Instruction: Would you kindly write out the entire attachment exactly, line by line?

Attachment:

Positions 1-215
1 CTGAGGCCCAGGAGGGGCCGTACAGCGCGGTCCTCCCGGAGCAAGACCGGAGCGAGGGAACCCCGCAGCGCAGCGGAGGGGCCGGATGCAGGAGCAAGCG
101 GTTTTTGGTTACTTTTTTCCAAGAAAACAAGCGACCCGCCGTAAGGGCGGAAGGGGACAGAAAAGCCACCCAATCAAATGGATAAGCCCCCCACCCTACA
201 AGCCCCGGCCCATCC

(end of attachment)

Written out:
Positions 1-215
1 CTGAGGCCCAGGAGGGGCCGTACAGCGCGGTCCTCCCGGAGCAAGACCGGAGCGAGGGAACCCCGCAGCGCAGCGGAGGGGCCGGATGCAGGAGCAAGCG
101 GTTTTTGGTTACTTTTTTCCAAGAAAACAAGCGACCCGCCGTAAGGGCGGAAGGGGACAGAAAAGCCACCCAATCAAATGGATAAGCCCCCCACCCTACA
201 AGCCCCGGCCCATCC